Why Your Kid Should Be On Twitter, Not Facebook

Tickers in this article: FB
NEW YORK ( TheStreet) -- I reckon you do the same as me. A post by a Facebook (FB) friend includes "See More" at the bottom and you are on to the next status update.

Because Facebook gives every random spare carte blanche to say whatever they want -- in long form -- you probably like Twitter more.

That's just one of many reasons why Twitter provides the better social platform, even though Facebook will end up a $100 stock .

In most forms of communication, brevity rules. The shorter the better and, often, more powerful. Twitter limits users to 140 characters, sometimes less. If you include a link, Twitter sets you back to far fewer than 140. At Facebook you can, relatively speaking, go on for what seems like forever.

People do. It's unfortunate, particularly after tragic events like the shooting in Newtown, Conn.

Are the people who populate your Facebook page just ignorant dolts? You'd like to think they're not. A gay slur or racist comment here or there. Sexist quips. You just brush these things off, hoping for the best.

Then, after something as mindnumbing as the Sandy Hook Elementary School shooting, there's always somebody ready to haul off and show true idiocy on Facebook. I'm not saying this never happens on Twitter. It does. Lots of cats have landed in serious trouble for an ill-advised Tweet even after instantly deleting it.

I'm just saying it's less likely you'll find downright offensive or plain stupid stuff on your Twitter feed.

As I noted in Why Twitter Will Live and Facebook Will Die from late August, Twitter stands superior to Facebook.

In that article I focus on Twitter as "The Modern Day Newspaper." When a story breaks, we instinctively go to Twitter to get details, gauge reaction and make immediate and important social-emotional connections.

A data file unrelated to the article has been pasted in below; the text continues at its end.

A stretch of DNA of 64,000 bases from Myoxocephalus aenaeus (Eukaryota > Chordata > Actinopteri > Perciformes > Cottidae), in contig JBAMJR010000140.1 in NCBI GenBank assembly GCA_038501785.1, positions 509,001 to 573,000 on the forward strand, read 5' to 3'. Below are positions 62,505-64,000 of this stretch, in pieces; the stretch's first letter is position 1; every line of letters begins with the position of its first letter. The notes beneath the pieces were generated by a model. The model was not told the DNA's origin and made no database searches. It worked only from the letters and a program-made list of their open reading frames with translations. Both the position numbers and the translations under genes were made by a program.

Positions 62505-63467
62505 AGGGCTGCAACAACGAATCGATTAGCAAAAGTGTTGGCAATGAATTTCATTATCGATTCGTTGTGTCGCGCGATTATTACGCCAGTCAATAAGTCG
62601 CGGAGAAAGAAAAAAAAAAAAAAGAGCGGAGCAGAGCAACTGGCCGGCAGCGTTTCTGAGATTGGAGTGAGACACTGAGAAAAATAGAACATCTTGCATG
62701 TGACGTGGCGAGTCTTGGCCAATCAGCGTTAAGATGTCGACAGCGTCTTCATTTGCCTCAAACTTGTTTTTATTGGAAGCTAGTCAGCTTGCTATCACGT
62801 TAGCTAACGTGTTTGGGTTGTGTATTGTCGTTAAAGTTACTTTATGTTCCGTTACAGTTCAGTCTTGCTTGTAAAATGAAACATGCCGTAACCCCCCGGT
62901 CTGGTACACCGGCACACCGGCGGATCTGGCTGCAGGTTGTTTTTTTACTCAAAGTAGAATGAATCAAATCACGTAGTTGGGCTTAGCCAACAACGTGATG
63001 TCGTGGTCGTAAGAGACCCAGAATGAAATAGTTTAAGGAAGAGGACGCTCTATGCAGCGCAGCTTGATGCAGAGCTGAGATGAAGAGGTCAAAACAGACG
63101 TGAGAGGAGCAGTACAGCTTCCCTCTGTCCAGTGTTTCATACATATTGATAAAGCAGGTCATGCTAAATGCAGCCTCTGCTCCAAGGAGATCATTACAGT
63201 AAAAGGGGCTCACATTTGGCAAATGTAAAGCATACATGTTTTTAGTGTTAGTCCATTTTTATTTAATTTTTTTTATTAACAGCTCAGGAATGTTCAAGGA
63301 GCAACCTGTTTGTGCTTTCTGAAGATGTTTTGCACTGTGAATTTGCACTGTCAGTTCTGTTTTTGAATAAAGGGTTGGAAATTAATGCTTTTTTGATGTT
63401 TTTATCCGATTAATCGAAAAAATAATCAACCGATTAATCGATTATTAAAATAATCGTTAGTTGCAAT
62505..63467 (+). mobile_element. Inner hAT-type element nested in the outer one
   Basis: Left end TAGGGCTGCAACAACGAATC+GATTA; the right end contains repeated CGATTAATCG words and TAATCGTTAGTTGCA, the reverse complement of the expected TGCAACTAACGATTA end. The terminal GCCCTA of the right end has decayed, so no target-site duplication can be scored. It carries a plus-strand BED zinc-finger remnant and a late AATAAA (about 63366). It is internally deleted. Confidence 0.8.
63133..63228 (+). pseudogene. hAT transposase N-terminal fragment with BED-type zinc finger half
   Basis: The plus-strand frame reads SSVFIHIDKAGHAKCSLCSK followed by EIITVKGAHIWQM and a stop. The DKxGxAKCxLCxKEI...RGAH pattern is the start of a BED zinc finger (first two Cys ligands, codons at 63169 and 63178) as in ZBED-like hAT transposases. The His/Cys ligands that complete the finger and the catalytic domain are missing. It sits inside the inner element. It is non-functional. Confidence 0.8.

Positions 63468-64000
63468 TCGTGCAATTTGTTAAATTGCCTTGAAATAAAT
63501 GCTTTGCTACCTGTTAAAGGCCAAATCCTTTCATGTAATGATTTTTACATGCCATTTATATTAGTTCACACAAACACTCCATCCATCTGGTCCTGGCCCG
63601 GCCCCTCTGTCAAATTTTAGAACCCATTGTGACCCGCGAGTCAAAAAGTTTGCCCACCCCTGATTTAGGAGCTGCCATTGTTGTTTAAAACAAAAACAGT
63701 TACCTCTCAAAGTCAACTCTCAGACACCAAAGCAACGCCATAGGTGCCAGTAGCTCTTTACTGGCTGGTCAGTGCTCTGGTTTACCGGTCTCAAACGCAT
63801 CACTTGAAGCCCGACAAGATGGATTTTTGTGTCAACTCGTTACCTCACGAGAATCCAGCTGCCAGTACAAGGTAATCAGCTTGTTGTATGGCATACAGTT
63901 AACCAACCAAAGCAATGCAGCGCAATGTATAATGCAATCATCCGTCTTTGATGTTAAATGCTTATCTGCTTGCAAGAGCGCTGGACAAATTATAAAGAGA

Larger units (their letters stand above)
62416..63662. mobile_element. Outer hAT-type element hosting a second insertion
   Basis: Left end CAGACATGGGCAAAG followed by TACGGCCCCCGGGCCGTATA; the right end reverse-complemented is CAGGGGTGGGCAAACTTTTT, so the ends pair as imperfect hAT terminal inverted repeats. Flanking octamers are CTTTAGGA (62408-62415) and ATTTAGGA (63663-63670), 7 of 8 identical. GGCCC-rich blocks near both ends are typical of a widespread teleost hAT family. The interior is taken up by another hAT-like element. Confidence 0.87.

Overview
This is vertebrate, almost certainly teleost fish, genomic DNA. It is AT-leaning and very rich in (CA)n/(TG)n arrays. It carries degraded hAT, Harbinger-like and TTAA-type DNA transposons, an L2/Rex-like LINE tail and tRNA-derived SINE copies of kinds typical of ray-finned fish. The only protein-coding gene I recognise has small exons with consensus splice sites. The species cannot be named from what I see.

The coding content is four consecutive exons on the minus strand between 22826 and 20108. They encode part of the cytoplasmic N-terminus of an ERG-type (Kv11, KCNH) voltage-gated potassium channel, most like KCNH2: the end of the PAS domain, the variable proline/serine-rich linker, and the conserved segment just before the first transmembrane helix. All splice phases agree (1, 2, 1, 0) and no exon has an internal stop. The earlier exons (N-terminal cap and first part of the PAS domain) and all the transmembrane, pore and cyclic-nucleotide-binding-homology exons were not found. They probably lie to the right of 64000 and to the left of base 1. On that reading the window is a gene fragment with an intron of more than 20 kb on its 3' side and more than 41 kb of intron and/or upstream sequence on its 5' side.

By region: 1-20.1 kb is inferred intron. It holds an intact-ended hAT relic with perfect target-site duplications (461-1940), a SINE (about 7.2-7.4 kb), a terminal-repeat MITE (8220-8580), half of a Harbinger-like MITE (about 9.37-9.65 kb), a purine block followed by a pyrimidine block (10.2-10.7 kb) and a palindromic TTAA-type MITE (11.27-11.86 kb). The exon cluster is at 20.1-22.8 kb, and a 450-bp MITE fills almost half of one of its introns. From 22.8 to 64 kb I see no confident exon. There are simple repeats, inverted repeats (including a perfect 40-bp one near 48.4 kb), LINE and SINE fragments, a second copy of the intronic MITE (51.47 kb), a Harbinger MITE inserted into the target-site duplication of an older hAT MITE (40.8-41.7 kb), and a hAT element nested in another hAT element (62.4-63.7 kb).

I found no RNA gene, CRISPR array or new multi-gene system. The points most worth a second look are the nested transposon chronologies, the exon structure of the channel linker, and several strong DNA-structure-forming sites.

Later in the year, I introduced the notion of Twitter as the modern day autograph . Forgive me for sounding melodramatic, but Twitter is net good for society. Unlike Facebook, its format encourages creativity and thoughtfulness.

As a writer, I pay close attention to the ways we use words. Believe it or not, most articles I write start out anywhere from 1,000 to 2,000 words longer than the finished product. A graduate school professor from UC-Irvine, Kris Day, now at NYU Polytechnic Institute taught me to "economize words." One of the best lessons I ever learned in school. Period. A three-minute record never taught me more.

I go through everything I write now looking to combine two or three sentences into one and omitting needless words and phrases such as "that" or "I think." (You wrote the article, you idiot, so, of course, it's "I think!") It feels fantastic to make a point more concisely after about two to three dozen proofreads.

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